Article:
BOSTON (AP) — Temperatures in the Northeast soared into the upper 90s Thursday for a second day as residents fled to pools and beaches, tourists reorganized their sightseeing itineraries, and street vendors and store owners made a small fortune selling bottled water and other cold drinks.
New York’s Central Park was forecast to reach a record 98 degrees. Boston, Philadelphia and Washington will see similar heat with temperatures inching into the upper 90s and low 100s. The official first day of summer Wednesday set records from New York City to Burlington, Vt.
In the nation’s capital on Thursday, a bit of resourcefulness has helped at least some tourists hit all the hotspots despite the scorching heat.
Nolan Shoffner, 36, who was vacationing with his parents and 10-year-old son, Parker, said the family had rearranged some of their plans, such as visiting the Lincoln and World War II memorials on Monday, when it was cooler.
Since then, they’ve been doing outdoor activities such as the White House and Capitol in the morning and saving cool, indoor museums for the afternoon.
“There’s not a lot of places you can hide,” Mr. Shoffner said of the heat as he stood outside the U.S. Capitol after taking a picture with his family.
In Boston, even as temperatures soared into the 90s, many people took the heat in stride.
Dave Remillard, 50, went to Wollaston Beach in Quincy, just south of Boston, but instead of going in the water, he sat on a beach chair near his car and sunbathed.
“It’s still a little cold to go swimming. The surf’s still a little cold,” he said, sipping a large cup of iced coffee. “I hope we have a hot summer. We haven’t had one in a while.”
In New Jersey, forecasters say temperatures could combine with humidity to make it feel like 110 degrees in parts of the state. Thermometers might not drop below 80 until the wee hours of Friday morning.
“American Idol” hopefuls in Newark got a bit of a break from the heat Thursday morning when they were ushered inside the Prudential Center to register to audition.
Providence, R.I., which is expected to have a heat index as high as 102, is operating cooling shelters and offering free public transit to discourage driving.
In preparation for the sweltering weather, golf course officials at the Travelers Championship in Connecticut have IVs ready to go at a medical tent where dozens were treated for heat exhaustion Wednesday.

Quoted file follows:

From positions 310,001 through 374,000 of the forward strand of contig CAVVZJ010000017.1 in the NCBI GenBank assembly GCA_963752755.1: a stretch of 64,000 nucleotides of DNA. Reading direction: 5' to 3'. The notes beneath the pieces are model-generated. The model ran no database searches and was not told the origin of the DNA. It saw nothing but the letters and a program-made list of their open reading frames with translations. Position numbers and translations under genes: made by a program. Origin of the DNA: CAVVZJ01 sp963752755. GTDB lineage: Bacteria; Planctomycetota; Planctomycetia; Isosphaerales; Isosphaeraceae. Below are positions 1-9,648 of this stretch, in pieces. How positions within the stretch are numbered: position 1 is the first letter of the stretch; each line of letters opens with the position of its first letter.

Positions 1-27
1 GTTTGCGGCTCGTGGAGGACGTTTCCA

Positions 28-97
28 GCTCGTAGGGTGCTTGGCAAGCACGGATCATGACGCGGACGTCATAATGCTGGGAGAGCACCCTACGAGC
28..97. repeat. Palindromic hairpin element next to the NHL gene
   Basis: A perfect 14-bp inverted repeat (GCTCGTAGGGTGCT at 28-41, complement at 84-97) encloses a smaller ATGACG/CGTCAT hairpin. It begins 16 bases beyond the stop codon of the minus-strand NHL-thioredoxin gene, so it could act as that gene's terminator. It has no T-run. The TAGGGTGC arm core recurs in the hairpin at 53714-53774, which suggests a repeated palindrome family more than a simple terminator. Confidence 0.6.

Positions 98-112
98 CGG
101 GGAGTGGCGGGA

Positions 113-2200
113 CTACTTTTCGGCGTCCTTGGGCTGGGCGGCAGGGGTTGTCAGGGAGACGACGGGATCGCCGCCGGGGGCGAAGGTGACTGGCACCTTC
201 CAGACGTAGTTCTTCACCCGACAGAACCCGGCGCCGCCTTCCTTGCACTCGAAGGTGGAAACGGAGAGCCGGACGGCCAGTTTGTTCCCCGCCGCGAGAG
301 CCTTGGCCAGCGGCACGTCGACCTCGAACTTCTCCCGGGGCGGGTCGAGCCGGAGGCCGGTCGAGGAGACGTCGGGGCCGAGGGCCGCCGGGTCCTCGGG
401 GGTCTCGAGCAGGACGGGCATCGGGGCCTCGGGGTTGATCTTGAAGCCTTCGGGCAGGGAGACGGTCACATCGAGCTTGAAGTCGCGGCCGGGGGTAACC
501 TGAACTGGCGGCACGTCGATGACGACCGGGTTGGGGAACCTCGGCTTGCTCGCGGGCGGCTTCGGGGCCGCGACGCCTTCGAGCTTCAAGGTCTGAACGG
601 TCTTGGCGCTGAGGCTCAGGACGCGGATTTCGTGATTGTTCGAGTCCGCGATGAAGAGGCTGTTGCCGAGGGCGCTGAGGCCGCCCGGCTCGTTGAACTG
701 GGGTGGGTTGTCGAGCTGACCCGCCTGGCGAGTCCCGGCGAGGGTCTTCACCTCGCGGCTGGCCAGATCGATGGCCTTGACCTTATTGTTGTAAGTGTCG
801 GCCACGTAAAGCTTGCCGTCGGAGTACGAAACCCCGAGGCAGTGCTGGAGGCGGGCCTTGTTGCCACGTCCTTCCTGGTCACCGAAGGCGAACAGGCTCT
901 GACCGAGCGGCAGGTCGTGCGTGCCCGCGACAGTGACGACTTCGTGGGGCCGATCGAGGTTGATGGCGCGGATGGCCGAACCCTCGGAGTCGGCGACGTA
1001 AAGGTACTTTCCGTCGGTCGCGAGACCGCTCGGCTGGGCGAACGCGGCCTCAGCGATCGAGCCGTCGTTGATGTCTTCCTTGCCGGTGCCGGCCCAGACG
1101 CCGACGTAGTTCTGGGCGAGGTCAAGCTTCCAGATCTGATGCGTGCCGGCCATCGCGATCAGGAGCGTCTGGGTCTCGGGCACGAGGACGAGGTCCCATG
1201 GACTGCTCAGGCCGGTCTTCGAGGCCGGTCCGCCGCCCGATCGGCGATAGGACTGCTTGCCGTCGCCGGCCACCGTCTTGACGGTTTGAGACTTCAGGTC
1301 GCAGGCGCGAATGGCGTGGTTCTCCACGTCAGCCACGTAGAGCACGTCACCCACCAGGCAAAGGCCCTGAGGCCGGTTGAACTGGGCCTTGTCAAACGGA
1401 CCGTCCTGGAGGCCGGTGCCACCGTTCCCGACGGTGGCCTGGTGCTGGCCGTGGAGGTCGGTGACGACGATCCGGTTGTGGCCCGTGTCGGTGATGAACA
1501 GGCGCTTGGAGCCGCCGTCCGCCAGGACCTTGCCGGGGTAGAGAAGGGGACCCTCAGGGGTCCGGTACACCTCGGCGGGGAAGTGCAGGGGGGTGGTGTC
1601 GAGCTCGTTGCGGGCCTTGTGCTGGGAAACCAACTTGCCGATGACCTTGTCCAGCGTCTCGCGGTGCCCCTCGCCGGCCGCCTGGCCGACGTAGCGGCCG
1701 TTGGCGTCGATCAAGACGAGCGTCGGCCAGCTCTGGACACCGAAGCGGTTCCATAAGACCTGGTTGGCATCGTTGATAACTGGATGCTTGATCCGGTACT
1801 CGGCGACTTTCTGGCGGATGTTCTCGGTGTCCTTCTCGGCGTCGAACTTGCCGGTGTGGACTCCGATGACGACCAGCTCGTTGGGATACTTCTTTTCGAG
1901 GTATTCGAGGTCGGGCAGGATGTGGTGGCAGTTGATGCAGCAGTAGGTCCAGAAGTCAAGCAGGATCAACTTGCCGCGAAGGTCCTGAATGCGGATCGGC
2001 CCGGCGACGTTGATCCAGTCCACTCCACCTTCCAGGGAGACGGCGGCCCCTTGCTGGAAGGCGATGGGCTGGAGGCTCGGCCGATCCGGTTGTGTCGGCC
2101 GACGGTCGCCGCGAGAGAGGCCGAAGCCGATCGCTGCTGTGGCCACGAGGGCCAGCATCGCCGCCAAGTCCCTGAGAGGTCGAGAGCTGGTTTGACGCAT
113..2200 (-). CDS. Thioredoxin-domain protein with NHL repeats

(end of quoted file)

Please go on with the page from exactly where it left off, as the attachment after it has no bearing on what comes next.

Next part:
John Quinlavin, the tournament’s emergency medical services director, said people need to drink more water at the stations set up around the course. Forecasts for the area call for temperatures just short of 100 degrees.
“People are coming in dizzy, a little nausea, vomiting, generally poor feeling overall,” he said. “We generally have a more mature audience here, and we do see a lot of the elderly having some problems with the heat.”
With high heat and humidity forecast across the region, public health officials warned residents not to leave pets or children in vehicles, as temperatures can escalate quickly and lead to heat stroke and death.
Two dogs left in a hot pickup truck in western Massachusetts died as a result of the heat Wednesday afternoon.
Erika Mueller, a co-owner of South Deerfield Emergency Veterinary Hospital, said the well-meaning dog owner left the animals in the truck with a window open and a supply of water, but the temperatures soared into the 90s, which can surpass 100 in a vehicle.
Bashir Saleh, a Times Square food vendor, glanced at a tiny thermometer Thursday morning and looked up with a wry grin: The temperature in his cart was pushing 100.
“I’m exhausted,” said Mr. Saleh, a native of Afghanistan who already had been working eight hours as the heat rose near his propane-gas-fueled coffee maker.
But it’s worth it to him, he said. He makes more money on the hottest days selling iced coffee and other drinks.
Sporting a visor with an American flag, Mr. Saleh, who fled the war in his native land, said that even when he’s sweating to earn a living, “I think, God bless America. For a few days, I can sacrifice.”
Contributing to this report were Associated Press writers Pat Eaton-Robb in Cromwell, Conn.; Jessica Gresko in Washington; Karen Matthews and Verena Dobnik in New York; Mark Pratt in Boston; Denise Lavoie in Quincy, Mass.; Erika Niedowski in Providence, R.I.; Kathy Matheson in Philadelphia; and David Porter in Newark, N.J.
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